The two career Marines took off at a full sprint running side by side.

Five miles away, several Middle Eastern men were meeting with a group of Cuban men, including Alejandro Castro Espin, a colonel in Cuba’s intelligence apparatus at a secluded location outside Caimanera, the nearest town to the base. A hardliner, Espin was a disciplined and violent Marxist who grew up in Fidel and Raul Castro’s shadow. His hatred of America and capitalism in general, was ingrained into every fiber of his body.

Toward the end of 2016, years into a rapprochement between the United States and Cuba, something strange started happening to employees working at the American embassy in Havana. FBI investigators believed that the Cubans were using an acoustic weapon against the Americans. High-intensity infrasound can significantly disrupt the behavior of humans and animal alike and the symptoms experienced by victims were consistent with this type of weapon. Cuba repeatedly denied any involvement, but in reality, Colonel Espin was secretly using a Russian prototype weapon to harass the Americans and increase the tension between the U.S. and Cuba.

One of the Middle Eastern men, Abrahim Isihir pulled out his laptop and entered information then turned the screen around so that the Cuban men could see it, “One million dollars was deposited in the account just like you requested. There will be five million more in 2 weeks and at the completion of our noble mission, the final payment of ten million will be paid. If you can’t do this then now is the time to tell me. The organizations that I represent will not accept failure and you will be held personally responsible. Once you take our money, there is no turning back.”

“Don’t worry, I grew up on this island and I know every square foot of it, I’ll get you on base, you have my word,” Colonel Espin promised, “There is one other thing that should help reassure you.”

“What is that?” Abrahim Isihir asked.

“I hate the Americans as much as you.”

Over the next two weeks, Colonel Espin developed a three pronged attack against the Guantanamo Bay detention camp that would simultaneously hit the Americans from the Leeward and Windward side as well as the bay.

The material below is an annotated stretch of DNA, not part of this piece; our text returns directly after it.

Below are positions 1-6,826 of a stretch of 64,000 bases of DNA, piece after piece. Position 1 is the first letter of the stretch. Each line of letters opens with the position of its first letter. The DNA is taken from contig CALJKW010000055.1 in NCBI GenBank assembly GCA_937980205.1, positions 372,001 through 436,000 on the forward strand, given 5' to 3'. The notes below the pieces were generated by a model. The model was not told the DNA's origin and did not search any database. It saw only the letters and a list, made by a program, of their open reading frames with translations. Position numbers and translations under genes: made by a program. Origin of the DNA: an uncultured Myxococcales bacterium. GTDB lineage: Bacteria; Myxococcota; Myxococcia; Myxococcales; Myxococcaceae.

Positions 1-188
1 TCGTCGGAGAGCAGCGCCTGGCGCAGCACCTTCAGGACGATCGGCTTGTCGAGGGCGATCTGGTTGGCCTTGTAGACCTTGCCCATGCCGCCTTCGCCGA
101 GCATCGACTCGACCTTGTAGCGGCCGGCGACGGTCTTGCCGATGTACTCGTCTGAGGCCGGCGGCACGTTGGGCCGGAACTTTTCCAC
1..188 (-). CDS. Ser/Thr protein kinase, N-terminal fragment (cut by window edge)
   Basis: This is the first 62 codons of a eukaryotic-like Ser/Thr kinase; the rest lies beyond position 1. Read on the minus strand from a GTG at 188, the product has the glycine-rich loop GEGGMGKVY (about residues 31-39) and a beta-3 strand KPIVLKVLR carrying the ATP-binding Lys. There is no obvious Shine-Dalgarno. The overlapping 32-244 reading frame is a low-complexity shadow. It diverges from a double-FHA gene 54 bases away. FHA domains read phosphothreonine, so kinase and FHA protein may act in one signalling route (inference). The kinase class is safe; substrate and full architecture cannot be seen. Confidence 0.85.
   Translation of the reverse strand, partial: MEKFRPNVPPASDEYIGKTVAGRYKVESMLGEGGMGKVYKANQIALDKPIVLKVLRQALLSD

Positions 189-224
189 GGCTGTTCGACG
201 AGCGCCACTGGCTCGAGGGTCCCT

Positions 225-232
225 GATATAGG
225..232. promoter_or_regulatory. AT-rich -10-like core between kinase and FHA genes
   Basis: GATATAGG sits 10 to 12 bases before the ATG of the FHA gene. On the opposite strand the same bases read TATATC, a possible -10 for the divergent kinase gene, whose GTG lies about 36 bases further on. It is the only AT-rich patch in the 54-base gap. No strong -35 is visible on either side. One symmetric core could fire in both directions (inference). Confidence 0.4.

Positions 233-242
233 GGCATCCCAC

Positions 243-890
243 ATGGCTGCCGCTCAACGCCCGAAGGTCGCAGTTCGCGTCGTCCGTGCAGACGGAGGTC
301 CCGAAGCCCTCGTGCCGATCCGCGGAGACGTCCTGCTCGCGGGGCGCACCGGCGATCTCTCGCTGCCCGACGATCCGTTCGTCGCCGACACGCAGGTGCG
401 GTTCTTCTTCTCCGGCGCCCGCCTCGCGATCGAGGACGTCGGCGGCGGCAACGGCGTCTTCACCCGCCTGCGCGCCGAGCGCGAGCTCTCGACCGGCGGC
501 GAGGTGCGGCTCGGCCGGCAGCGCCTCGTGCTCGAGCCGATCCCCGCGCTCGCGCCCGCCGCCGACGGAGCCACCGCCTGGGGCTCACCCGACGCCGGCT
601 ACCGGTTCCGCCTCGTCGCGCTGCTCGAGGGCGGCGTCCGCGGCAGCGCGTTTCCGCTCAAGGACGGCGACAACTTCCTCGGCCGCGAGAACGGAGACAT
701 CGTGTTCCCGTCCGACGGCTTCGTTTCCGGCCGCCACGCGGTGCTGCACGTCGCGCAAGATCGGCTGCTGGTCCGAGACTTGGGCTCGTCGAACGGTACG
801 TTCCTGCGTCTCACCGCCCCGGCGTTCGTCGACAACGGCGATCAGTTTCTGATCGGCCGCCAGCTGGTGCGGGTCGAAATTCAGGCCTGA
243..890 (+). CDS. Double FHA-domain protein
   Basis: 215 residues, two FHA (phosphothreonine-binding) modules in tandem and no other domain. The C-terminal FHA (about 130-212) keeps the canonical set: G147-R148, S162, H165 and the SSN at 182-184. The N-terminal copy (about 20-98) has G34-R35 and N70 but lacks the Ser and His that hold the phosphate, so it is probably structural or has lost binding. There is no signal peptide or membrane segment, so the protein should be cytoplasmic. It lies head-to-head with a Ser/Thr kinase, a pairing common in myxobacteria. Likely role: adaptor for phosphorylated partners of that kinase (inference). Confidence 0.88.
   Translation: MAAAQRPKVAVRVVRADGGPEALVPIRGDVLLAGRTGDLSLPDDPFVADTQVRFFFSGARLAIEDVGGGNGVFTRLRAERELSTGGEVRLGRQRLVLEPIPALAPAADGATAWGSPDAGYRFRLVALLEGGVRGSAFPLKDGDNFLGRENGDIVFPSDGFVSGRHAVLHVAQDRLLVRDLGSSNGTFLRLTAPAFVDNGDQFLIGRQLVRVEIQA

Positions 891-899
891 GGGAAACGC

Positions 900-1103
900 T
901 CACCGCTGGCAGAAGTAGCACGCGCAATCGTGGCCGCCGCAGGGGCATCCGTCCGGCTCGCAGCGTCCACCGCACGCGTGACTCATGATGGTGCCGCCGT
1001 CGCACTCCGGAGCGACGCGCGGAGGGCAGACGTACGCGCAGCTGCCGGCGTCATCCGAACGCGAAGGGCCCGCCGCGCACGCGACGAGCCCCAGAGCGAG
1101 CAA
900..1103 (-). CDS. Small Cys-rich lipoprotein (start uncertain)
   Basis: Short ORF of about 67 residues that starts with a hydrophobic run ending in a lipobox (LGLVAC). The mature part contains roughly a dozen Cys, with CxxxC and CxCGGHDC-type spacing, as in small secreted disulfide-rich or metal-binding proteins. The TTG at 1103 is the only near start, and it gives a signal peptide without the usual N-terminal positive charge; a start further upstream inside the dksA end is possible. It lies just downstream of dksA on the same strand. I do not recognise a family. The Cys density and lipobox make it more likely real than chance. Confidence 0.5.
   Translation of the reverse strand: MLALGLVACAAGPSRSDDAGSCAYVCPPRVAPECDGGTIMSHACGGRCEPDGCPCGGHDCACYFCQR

Abrahim Isihir carefully examined the detailed plan and voiced his approval, “Very good.”

“You asked for access to the base and I’ve given it to you, but once you are on it, the Americans will throw everything at you and there will be very little chance of a successful retreat,” Colonel Espin stated with a sense of fatality.

“We have no intention of returning, we will die on Guantanamo as martyrs with our brothers that are being kept there. We will kill every American and destroy the facility in the process,” Abrahim Isihir stated with a coldness that sent a chill up Colonel Espin’s spine.

“You didn’t tell me that was your plan.”

“True hatred comes with a price, a price that men like you are unwilling to pay,” Abrahim Ishir turned away.

One week later, Molly Wolfe prepared to leave from Leeward Point Field, “I’ll call you when I arrive at Lisa’s.”

“I’ll meet you next month,” Colonel Wolfe promised then kissed his wife goodbye before she boarded the plane for the states.

One hundred and twelve men affiliated with the Taliban, Al Qaeda and various terrorist organizations began arriving in Cuba by boat and plane. Even though most of these organizations hated each other and had never worked together in the past, they found that destroying the detention facility on Guantanamo was something that united them. It was decided that the attack would commence at 1200 hours when many of the Marines would either be at lunch or exercising rather than at night or the early morning hours when security would be at its highest.

Colonel Wolfe and Sergeant Major Boyce were on their afternoon run and the day was just like so many others before it, little did these two warriors know what was about to happen in a matter of minutes. Two armed drones came in low then elevated over the Windward Gate. The operator sighted in, opened fired and killed both sentries. At the same time, 30 terrorists were navigating their way through the Cuban minefield while following a map on how to avoid the mines. Another group of fighters in scuba gear were swimming beneath the surface and had almost reached Hicacal Beach.

The next part of the attack was a barrage of mortars from several locations. Thirty seconds later, a suicide bomber driving a truck filled rammed through the Windward Gate and drove toward the administrative buildings and detonated his explosive cargo. Five seconds later, another truck rammed through the Leeward Gate and drove on to the airfield, rammed a plane and blew up, showering flaming debris over the runway.